On April 25, I recorded my first entry. I wrote that I'd gotten approved for a fancy new credit card I really wanted, that I'd received an invitation to a birthday party from someone I thought was too cool to be my friend, and that I discovered a delicious new pasta recipe for dinner. These events were commonplace, to be sure, but recording them helped me temporarily forget the day’s grievances. Looking at my happy little list made me feel like my life was certainly filled with more good than bad. And it took it a mere two minutes to do.
I later learned from writer and educator Dr. Whitney Allgood that this serendipitous new habit of mine actually comes expert-recommended. Allgood is the director of teen programs at Step Up, a nonprofit that mentors young girls. She says that "gratitude journaling," as it's called, is an excellent place to start for journaling novices. According to Allgood, “writing down three things each night before you go to bed that you are grateful for is a great way to end the day on a positive note and to begin training your eye and your brain to notice the good stuff in life and give less energy to the bad.” She says she personally has done this on and off for years and finds it a wonderful daily practice for everyday mood-boosting.
Of course, there are times when life presents you with situations trickier than a busy patch at work or a little extra bloating. In these circumstances, Allgood says you can modify your gratitude journaling practice. “During those times, I like to write down the problems I am experiencing as questions,” Allgood explains. “How can I move forward with forgiving a person I think has wronged me if I never get an apology? Should I buy a new car or repair this one? Then I go to sleep and see what my unconscious will turn up for me. I find this highly effective.”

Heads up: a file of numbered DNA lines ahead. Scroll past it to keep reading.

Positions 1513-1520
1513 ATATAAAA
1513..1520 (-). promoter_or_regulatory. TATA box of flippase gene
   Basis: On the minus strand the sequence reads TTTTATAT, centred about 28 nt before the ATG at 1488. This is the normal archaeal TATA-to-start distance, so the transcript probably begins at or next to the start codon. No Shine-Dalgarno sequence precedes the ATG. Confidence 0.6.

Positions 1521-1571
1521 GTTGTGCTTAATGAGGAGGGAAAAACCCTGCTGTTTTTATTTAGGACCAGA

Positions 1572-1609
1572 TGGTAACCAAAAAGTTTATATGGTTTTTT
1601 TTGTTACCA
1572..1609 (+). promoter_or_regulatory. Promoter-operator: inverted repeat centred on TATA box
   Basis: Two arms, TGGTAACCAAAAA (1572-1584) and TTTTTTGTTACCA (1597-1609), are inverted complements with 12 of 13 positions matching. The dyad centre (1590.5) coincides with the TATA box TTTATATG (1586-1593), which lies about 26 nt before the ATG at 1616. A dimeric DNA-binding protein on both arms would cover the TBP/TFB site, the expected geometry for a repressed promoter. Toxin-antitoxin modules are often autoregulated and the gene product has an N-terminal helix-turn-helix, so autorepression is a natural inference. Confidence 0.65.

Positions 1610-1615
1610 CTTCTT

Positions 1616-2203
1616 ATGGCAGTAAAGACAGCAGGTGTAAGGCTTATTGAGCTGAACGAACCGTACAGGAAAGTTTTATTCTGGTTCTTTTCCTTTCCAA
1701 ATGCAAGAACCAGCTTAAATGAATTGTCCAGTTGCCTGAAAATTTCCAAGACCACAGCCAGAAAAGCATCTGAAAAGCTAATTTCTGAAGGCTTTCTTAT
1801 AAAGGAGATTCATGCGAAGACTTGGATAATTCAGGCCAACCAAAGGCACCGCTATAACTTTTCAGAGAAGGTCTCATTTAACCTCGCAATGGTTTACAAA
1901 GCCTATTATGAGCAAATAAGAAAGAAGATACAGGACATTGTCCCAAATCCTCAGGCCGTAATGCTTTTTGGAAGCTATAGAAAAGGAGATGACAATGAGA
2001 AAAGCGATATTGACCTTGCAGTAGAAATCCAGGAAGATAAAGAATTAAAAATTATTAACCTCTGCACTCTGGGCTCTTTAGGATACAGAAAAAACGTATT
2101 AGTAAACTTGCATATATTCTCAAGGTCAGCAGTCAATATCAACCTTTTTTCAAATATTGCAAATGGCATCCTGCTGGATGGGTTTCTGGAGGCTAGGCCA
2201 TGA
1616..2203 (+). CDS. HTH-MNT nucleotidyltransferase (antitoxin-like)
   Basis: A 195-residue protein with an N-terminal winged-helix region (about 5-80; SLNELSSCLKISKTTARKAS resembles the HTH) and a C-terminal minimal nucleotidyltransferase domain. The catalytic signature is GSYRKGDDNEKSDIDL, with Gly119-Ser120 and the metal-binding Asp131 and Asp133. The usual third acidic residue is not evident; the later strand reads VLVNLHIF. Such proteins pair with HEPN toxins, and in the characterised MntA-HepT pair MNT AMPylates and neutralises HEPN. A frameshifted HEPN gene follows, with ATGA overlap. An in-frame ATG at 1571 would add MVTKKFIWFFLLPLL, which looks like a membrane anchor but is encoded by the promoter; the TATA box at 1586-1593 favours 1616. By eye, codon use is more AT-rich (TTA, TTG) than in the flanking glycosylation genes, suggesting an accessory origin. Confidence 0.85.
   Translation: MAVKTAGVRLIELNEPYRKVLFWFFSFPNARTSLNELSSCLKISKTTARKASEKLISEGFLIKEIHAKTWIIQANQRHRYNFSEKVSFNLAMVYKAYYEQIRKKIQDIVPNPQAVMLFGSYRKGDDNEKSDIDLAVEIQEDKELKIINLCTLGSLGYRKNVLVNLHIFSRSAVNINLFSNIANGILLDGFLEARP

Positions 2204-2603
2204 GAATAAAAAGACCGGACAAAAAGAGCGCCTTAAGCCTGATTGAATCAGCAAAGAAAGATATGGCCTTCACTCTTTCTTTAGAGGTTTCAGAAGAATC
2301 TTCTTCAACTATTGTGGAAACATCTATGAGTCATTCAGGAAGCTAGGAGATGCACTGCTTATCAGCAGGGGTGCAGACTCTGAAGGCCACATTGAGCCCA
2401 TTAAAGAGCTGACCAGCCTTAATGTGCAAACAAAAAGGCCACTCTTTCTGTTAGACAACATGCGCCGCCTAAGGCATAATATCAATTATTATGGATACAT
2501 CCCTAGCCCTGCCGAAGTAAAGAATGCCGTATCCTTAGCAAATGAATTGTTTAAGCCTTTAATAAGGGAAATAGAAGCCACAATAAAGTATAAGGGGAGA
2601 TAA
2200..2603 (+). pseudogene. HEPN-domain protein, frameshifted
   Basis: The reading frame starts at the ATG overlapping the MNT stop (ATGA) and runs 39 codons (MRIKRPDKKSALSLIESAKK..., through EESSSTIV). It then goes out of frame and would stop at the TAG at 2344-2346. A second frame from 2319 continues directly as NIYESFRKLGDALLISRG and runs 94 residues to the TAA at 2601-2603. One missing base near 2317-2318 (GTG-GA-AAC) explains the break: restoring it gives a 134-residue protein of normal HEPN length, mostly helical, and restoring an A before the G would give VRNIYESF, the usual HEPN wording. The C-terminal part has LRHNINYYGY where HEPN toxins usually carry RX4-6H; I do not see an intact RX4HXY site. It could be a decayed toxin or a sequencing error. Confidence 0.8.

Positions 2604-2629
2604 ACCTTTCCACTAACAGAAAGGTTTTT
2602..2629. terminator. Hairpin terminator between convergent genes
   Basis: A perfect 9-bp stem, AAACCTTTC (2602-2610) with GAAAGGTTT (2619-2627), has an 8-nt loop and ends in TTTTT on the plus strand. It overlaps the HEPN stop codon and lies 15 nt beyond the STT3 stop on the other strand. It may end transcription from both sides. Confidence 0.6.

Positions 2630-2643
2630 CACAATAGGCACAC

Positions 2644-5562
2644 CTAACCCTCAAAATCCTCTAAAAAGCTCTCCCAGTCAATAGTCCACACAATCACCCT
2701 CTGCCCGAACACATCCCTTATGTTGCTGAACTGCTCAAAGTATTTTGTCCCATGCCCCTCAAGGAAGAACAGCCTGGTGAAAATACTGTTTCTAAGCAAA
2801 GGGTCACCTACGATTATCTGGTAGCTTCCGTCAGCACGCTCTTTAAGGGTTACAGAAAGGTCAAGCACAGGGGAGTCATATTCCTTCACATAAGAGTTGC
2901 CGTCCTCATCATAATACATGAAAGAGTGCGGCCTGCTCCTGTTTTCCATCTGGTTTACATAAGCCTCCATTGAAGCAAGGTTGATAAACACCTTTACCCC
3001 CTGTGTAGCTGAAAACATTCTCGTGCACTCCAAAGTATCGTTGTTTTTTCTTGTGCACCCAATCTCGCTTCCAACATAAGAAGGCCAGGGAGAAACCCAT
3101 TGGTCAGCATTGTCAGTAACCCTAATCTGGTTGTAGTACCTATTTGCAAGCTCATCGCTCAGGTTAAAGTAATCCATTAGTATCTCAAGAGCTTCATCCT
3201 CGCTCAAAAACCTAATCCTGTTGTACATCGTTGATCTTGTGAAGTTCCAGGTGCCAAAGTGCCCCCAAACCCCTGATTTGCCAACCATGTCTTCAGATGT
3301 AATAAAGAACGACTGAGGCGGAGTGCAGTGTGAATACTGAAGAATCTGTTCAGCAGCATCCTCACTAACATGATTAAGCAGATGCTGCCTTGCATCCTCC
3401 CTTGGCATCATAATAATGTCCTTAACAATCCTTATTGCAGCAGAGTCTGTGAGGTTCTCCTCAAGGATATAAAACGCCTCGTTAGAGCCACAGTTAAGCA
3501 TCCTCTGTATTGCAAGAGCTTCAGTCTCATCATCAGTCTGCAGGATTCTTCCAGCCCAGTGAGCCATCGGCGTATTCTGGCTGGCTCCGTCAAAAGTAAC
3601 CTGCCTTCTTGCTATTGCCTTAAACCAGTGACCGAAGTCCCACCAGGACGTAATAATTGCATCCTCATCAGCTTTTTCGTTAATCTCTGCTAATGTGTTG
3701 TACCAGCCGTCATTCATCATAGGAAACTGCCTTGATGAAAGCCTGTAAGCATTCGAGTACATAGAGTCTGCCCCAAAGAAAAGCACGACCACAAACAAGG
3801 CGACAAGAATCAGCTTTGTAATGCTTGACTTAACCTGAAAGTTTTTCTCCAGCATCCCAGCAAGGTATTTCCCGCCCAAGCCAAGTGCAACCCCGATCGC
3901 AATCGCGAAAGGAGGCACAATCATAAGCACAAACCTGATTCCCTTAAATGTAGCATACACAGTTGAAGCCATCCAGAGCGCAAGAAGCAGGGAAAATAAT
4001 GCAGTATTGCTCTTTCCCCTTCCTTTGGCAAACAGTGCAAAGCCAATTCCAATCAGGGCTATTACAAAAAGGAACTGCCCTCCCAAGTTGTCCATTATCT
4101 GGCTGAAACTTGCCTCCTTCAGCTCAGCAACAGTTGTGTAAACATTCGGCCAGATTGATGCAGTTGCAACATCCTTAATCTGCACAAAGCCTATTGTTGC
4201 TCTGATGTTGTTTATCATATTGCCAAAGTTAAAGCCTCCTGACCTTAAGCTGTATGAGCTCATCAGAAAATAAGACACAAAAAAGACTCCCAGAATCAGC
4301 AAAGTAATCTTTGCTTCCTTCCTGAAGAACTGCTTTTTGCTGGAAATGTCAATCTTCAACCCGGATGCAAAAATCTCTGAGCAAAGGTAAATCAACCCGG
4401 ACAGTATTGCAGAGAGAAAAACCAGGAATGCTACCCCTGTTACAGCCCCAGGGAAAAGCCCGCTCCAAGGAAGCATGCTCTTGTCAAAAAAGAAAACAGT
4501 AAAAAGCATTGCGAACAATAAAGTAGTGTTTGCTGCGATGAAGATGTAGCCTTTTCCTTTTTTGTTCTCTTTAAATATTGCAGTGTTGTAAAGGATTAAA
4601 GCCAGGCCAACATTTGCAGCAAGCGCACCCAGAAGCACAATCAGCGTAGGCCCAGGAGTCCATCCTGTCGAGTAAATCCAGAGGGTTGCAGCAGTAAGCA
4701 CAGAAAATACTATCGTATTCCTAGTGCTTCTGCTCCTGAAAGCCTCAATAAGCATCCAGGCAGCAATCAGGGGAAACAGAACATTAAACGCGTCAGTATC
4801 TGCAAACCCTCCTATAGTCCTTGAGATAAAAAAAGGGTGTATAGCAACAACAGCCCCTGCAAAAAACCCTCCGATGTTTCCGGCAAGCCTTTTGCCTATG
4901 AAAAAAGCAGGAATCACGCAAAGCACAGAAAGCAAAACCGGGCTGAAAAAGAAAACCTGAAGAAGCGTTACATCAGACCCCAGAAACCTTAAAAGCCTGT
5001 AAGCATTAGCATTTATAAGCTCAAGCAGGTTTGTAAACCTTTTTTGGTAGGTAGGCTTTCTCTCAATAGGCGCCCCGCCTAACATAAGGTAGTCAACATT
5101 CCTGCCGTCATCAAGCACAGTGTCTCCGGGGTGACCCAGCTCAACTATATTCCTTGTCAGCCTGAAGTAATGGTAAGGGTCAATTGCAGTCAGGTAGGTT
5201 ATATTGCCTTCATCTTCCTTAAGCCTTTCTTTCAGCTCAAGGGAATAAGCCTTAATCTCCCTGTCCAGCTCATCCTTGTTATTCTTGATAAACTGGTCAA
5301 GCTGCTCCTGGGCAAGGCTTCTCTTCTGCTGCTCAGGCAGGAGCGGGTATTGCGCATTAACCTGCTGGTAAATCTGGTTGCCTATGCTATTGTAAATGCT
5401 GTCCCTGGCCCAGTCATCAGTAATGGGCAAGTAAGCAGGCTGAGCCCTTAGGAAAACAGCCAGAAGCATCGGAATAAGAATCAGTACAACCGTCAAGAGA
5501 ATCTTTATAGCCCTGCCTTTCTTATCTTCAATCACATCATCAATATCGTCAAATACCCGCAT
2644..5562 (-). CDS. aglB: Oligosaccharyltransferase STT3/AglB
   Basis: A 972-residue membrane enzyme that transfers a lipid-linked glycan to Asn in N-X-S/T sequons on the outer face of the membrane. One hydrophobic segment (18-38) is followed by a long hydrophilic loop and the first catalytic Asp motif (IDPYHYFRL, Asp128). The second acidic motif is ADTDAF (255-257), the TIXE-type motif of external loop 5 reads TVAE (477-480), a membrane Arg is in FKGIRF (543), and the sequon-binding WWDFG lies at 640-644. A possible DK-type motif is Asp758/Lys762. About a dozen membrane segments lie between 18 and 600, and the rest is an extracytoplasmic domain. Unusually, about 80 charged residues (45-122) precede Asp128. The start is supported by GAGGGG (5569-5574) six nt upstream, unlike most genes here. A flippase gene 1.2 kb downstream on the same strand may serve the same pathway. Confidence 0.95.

You’ll notice that this form of journaling is equally easy and time-efficient. “You don’t need to journal for an hour each day,” Allgood says. That’s one of the biggest myths about journaling. The writing doesn’t need to be eloquent or “interesting” either. After all, it's just for you.
So in the future, if you find yourself in a grumpy mood, make like yours truly and set aside two minutes of your time. Out of all the "get-happy" practices I've tried, this simple, positivity-focused journaling technique has been the most successful at making me feel, well, legitimately happier. I hope it does the same for you.
Shop gratitude journals below!
I find that choosing a journal you love aesthetically keeps you motivated to stick with it. How fun is this encouraging "killing it" booklet?
LA-based tchotchke shop Poketo carries the cutest notebooks. This three-pack is both motivating and budget-friendly.
This "great things" notepad from Anthropologie has gratitude journal written all over it.
Byrdie Associate Editor Victoria Hoff loves this quirky Swedish line of notebooks.
Want to learn more easy, mood-boosting tricks? Read about the weird meditation technique that made me happier.